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Templeseeking

Blue Temple Chiang Rai – 10 Photos that will make you want to visit Wat Rong Suea Ten

So I have to admit, I don’t know how I have reached the age of 37 without coming to Thailand. I think it’s because it was the ‘done thing’ when we graduated, so I decided to go to Russia and China instead. Having arrived in Thailand just 3 days ago, I honestly feel that it is my spiritual home! I found such an amazing temple on my first day – the Blue Temple Chiang Rai (Wat Rong Suea Ten).

Blue Temple Chiang Rai

Wat Rong Suea Ten – Blue Temple Chiang Rai

Most people say that the White Temple is the best Chiang Rai temple, closely followed by the Black House. I feel that the Blue Temple is not yet as highly rated mainly because it is so new and therefore relatively undiscovered. Building commenced in 2005 and finished in 2016. The beauty of its vibrant blue colour therefore comes with the added bonus of it not being overcrowded, making a visit the the Blue Temple a more spiritual experience.

Many tour operators have now started to combine the Blue Temple – Wat Rong Suea Ten – with a tour of the White Temple and the Black House. Here are 10 pictures that will make you want to visit the Blue Temple Chiang Rai.

#1 The Entrance to the Blue Temple Chiang Rai

Blue Temple Chiang Rai

I’ve seen many amazing sites in my life, but nothing has ever made me literally gasp out loud on approaching the entrance as the the cobalt blue and gold facade of Wat Rong Suea Ten did!

#2 The Nagas

The snake like creatures, or Nagas are semi-divine beings which are potentially dangerous but beneficial to humans. They are positioned either side of the entrance staircase to protect the temple.

Blue Temple Chiang Rai

#3 The Nagas Tails!

Just as the heads of the nagas are detailed, their tails do not lack in exquisite detail either!

Blue Temple Chiang Rai

#4 The Side Windows

Blue Temple Chiang Rai

The side windows of the Blue Temple are elaborately decorated with Yakshi (female nature spirits) and nagas, with a meditating Buddha image above the window.

#5 An Angellic Temple Guardian

This winged angelic being guards the side of the temple, and his staff is tipped with a Dharma wheel representing the teaching of the Buddha.

Blue Temple Chiang Rai

#6 The Green Yaksha

The vivid blue and green Yakshas (mythical benevolent beings that take care of treasures) also guard the temple from evil spirits.

Blue Temple Chiang Rai

#7 Buddhist Art

The walls of the interior of the temple are elaborately painted with patterns and stories of the life of the Buddha. They also have Buddhist art mounted in elaborate golden frames. On the way out of the temple, look up at the top of the door to see a Buddhist depiction of hell.

Blue Temple Chiang Rai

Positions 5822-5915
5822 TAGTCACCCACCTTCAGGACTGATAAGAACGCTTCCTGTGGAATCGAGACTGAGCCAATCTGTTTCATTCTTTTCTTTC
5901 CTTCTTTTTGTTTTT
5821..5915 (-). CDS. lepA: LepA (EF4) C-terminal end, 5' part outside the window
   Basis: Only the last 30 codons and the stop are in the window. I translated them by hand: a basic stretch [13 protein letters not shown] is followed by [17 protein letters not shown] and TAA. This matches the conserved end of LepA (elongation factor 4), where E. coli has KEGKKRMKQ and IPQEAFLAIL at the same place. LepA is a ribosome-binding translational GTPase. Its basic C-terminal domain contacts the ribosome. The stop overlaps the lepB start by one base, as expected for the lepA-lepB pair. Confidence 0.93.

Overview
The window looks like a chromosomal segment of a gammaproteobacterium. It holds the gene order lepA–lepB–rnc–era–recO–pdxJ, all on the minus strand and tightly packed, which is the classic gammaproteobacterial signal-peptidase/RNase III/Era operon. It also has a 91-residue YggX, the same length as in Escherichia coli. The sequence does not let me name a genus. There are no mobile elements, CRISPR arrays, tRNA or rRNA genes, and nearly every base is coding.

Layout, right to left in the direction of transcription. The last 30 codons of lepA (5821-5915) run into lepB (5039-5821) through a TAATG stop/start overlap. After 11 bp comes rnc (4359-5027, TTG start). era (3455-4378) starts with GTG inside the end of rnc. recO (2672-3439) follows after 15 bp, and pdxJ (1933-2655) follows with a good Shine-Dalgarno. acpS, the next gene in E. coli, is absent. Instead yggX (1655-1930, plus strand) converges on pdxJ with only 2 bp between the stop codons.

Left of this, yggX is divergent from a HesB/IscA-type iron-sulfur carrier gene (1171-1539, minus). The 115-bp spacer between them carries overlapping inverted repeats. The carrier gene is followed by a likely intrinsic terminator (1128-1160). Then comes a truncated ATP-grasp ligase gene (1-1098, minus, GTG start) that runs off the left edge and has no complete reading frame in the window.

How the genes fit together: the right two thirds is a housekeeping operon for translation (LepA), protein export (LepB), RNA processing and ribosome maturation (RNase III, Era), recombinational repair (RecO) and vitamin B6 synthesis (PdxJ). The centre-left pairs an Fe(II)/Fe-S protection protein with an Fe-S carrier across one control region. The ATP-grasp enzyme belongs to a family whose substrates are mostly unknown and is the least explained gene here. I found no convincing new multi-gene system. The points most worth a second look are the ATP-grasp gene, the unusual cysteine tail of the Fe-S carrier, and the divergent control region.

The interior of the Blue temple is decorated with Buddhist art depicting scenes from the life of Siddhartha Gotama Buddha.

#8 The Shrine of the White Buddha

It’s the most amazing feeling when you stand before the Buddha in the shrine of the Blue Temple. The Buddha looks blue, but is actually white porcelain reflecting the blue walls and enhanced by lighting. Remember to take off your shoes before entering and no selfies with Buddha (turning your back to Buddha is offensive).

Blue Temple Chiang Rai

#9 The Ceiling

Don’t forget to look up! The kaleidoscopic and vibrant patterns of the ceiling and walls of the Blue Temple certainly focus your attention, combining tradition religious values with modern art.

Blue Temple Chiang Rai

#10 The Standing Buddha at the rear of the temple

The standing Buddha at the rear of Wat Rong Suea Ten embodies qualities of calmness, stillness and wisdom. His hands are displaying an abaya-mudra, dispelling fear.

Blue Temple Chiang Rai

The Blue temple is, the most vibrant and colourful Chiang Rai temple. It was so beautiful that even if I had needed to fly home on Day 2, my trip to Thailand would have been worth it just for that!

Visiting the Blue Temple

The Blue Temple can be reached by Tuk-tuk and you should be paying around 50 baht (certainly no more than 100). You can pay a little more and arrange for the driver to wait half an hour or so for you and then take you back.

The temple is free to enter. Remember to respect Buddhist customs when you go inside. Photography is allowed inside the temple. Remove your shoes at the bottom of the steps before you walk up to the temple. Don’t point your feet at Buddha or turn your back on him as it is disrespectful. No loud talking or inappropriate conversation inside.

This blog was part of my templeseeker Thailand challenge – Temple #1 of #30Temples30Days

You might also like to read about visiting the temples of Chiang Rai, Wat Phra Kaew Jade Buddha and the Songdhammakalyani female Thai Buddhist Monastery

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